UK - A legal victory allowing a professional trustee company to claim a value-added tax (VAT) refund on costs incurred while acting for a scheme in wind-up, could trigger "millions" more claims according to London-based law firm Sacker & Partners.
The law firm revealed the successful appeal by Capital Cranfield Trustees against HM Revenue & Customs (HMRC) over VAT charges means independent trustees in a similar situation - mainly those which are registered for VAT purposes - can claim up to three years of VAT refunds.
Sackers said the statutory ruling by the London VAT Tribunal, relating to Capital Cranfield's role as an independent trustee for the Kenrick and Jefferson Group Pension Plan when it was in wind-up, was an example of a successful marriage of law and commonsense.
Prior to the ruling, trustees of schemes where the sponsoring employer had ceased trading could no longer claim back VAT charges because pension schemes with a solvent sponsor can only claim refunds through an employer who is registered for VAT.
Charles Goddard, managing director of Capital Cranfield's wind-up business, said: "This was a murky area of law that required clarification. I am extremely pleased with the ruling as it is fair - protecting individuals from being kicked when they are down."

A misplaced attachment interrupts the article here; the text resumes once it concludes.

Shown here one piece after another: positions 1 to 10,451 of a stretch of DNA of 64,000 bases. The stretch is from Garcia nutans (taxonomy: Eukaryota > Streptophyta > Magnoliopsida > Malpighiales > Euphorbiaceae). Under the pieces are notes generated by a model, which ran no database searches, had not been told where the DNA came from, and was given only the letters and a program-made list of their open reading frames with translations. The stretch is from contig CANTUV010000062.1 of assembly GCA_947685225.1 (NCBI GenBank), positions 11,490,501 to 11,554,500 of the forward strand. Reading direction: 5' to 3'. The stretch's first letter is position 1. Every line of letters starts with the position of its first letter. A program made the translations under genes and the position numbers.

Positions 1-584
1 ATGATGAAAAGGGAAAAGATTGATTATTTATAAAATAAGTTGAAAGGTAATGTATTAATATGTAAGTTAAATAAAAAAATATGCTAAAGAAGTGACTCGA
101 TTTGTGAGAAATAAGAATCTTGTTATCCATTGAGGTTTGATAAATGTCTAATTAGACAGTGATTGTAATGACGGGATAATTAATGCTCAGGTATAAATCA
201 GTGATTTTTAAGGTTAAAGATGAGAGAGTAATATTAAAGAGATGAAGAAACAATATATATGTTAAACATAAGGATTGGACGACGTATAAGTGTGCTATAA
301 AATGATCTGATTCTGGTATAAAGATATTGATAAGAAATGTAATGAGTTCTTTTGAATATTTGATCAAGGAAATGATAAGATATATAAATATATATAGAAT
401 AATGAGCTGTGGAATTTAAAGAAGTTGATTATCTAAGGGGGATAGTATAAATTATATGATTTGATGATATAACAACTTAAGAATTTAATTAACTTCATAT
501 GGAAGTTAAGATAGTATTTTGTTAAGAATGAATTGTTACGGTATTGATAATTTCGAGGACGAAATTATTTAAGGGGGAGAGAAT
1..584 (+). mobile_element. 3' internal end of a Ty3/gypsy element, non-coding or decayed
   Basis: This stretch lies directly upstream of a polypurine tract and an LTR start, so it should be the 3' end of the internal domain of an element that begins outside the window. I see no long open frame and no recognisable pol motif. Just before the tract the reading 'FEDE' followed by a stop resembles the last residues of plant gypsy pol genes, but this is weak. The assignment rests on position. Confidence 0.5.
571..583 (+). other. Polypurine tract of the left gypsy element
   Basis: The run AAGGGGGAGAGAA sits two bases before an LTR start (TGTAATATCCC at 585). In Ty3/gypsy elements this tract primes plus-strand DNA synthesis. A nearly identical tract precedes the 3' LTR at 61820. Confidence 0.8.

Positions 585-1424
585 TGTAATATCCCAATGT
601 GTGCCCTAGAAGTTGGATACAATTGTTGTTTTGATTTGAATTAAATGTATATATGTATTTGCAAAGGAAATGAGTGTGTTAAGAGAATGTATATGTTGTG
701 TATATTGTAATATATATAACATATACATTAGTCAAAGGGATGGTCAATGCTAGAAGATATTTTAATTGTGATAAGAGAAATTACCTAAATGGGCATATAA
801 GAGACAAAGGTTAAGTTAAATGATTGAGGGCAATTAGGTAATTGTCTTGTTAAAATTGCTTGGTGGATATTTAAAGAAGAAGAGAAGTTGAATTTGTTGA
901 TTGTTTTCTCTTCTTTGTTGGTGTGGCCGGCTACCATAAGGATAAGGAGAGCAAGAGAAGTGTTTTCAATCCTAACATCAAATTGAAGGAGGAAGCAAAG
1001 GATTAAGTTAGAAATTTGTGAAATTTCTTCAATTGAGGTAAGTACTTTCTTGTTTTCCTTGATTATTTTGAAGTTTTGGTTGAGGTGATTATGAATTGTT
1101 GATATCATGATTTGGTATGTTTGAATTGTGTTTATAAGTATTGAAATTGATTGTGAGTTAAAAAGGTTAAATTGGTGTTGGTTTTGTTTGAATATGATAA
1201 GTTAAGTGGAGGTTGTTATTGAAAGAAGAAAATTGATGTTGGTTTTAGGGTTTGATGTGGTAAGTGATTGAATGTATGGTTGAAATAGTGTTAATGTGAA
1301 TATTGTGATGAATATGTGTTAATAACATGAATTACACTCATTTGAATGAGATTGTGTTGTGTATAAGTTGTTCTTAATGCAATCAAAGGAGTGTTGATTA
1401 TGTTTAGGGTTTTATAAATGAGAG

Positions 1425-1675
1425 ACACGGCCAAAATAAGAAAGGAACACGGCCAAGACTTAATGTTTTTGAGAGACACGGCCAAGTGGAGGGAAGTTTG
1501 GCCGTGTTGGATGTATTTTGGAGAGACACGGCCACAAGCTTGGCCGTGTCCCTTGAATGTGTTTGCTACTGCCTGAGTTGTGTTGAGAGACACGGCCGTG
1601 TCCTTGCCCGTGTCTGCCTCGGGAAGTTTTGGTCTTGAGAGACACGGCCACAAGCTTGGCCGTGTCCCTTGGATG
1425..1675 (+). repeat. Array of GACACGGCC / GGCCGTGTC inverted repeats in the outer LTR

Katherine Dandy, a partner at the law firm, said the appeal had highlighted how this aspect of the law was "fundamentally flawed" and claimed HMRC's policy of offsetting VAT costs for trustees while a company was in business, but to stop when it is no longer registered for VAT, for example through insolvency, was "unfair and inconsistent".
She added: "The ruling has potentially wide ranging ramifications for other pension schemes - it is difficult to quantify but we would expect the claims going forward to run into million."
The tribunal's decision is the latest legal challenge to the UK government's policy on whether VAT should be charged on services to pension schemes, following the judgement by the European Court of Justice in the JP Morgan Claverhouse case in June 2007.
The ECJ ruled that the "management of special investment funds as defined by Member States" should be exempt from VAT, which led the European Commission to launch a review of the existing legislation relating to VAT on financial services and insurance companies.
In December, the National Association of Pension Funds also urged UK pension schemes to launch a co-ordinated legal challenge against HMRC over VAT exemption as it claimed the ECJ verdict provided a strong case that pension funds should not have to pay VAT on investment management services.
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